So, an overview of both the positives and the negatives at church:

Positives: things we should keep doing or encourage:

i. Church groups – Small groups, prayer groups, crafting groups, youth groups, pathfinders/adventurers, choirs, etc.

ii. Experiences – Camporees, teaching, singing, oral recitation, helping the homeless, mentoring, etc.

iii. Helping overcome boundaries – facing fears, self-doubt, etc.

iv. Encouragement from church members, pastors or elders, etc. Someone to listen!

v. An openness to discussion.

Negatives: things we need to work at:

i. Behavioral shifts – Monitor your reactions and don’t judge too quickly.

ii. Remember there is more to people than just their disability.

iii. Don’t assume we need fixing. That might be the aim of some but not all. We may be fine as we are, or fixing is not an option.

iv. And definitely no insults! Think about what you are saying before you let it come out.

I don’t believe that I am broken. I also don’t believe that I am whole. I am what I am, and I am okay with that! But the beauty in this “brokenness” is that I can, and do, strive to help others! The best way to help is to talk, to encourage, sympathize, and let them know this is normal and can happen to anybody at any time. Suggest small groups, or prayer groups, and ask them to seek help if needed.

It’s all about stepping up! Helping improve others’ lives as well as your own. And if you think you may need help, ask! Don’t be afraid.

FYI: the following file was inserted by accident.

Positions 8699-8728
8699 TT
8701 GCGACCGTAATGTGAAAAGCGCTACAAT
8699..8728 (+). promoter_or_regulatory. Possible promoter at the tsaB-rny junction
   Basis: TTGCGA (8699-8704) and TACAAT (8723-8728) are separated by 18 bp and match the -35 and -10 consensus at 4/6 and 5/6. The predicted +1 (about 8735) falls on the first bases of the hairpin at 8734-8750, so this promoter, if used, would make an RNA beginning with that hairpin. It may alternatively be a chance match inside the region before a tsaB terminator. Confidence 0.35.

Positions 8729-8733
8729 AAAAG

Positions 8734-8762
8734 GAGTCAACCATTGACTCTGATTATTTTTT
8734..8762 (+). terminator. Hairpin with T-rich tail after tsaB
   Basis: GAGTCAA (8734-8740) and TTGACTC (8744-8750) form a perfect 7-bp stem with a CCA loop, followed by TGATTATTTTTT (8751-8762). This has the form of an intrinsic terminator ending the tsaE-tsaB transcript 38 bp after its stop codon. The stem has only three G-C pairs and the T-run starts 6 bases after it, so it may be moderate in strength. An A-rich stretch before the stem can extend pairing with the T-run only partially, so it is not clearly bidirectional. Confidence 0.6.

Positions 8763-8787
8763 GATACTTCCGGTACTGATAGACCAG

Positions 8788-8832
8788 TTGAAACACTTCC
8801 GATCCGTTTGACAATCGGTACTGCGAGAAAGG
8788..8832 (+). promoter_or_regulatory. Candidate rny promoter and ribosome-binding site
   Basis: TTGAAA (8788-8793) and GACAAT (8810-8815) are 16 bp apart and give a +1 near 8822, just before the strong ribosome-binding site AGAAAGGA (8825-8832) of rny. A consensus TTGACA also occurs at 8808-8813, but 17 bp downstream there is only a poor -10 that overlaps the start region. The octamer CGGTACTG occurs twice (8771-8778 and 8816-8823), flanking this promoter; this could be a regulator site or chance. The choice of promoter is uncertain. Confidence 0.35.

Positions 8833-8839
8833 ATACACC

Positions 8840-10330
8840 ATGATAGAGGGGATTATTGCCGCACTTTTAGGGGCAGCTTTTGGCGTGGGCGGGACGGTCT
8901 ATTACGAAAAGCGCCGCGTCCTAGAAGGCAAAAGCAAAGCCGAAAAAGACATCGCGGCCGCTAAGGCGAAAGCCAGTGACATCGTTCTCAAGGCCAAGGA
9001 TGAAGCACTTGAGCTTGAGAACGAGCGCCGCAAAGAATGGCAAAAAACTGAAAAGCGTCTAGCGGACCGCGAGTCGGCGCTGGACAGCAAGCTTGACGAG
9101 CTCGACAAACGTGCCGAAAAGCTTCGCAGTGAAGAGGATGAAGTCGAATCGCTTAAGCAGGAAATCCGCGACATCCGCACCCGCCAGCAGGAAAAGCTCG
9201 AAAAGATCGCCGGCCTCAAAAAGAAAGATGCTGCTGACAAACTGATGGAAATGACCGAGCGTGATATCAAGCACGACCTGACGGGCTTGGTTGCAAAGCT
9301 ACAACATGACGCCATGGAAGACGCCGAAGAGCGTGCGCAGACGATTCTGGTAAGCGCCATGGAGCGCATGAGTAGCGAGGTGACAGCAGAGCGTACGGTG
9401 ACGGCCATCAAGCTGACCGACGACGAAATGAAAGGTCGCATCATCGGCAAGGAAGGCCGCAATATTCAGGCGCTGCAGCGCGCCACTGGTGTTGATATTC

Let us be like children. Unafraid and excited for anything new!


(My special thanks to Espen Johnson, Anna Radosh, and Victor Hubert for assistance with this article.)

*Epilepsy – There are many forms of epilepsy. Mine is pre-frontal or temporal and uncontrolled. This means there are many things that are not possible for me (like driving) and my seizures are uncontrolled. There are many other types, and no one suffers in the same way.

**If under abuse or know about someone, please seek social services or a counselor.

See also:

A 2014 recording of Amy and her husband John, In Conversation regarding her life, her illness, and her God.

Further resources:

There are a whole range of resources that may be able to assist you if you have been affected by the issues in this article.  The following are UK resources but check online for what may be available in your own country.


• Samaritans – Phone: 116 123, email: or go to their website at:

• Campaign Against Living Miserably (CALM) for men – Phone: 0800 58 58 58

• Papyrus (people under 35) – Phone: 0800 068 41 41, Text: 07786209697 or email:

• Childline (under 19) – 0800 1111

• The Silver Line (for older people) – 0800 4 70 80 90

Abuse helpline:

• Domestic Abuse Support – 0808 802 3333

• National Domestic Violence Helpline (Women’s Aid and Refuge) – Phone: 0808 2000 247 or go to the website:

• Childline (under 19) – 0800 1111


• The Mix (ages 16 – 25) – Phone: 0808 808 4994 or go to the website: 

• Childline (under 19) – 0800 1111


• If it is an emergency call 999 (or the appropriate number in your country.

Please seek medical advice if you feel like you are in danger or need medical attention.


This article was written by Amy Ainsworth and originally published by the TED News Network, the official news service of the Trans-European Division of Seventh-day Adventists.

Photo by Lili Kovac on Unsplash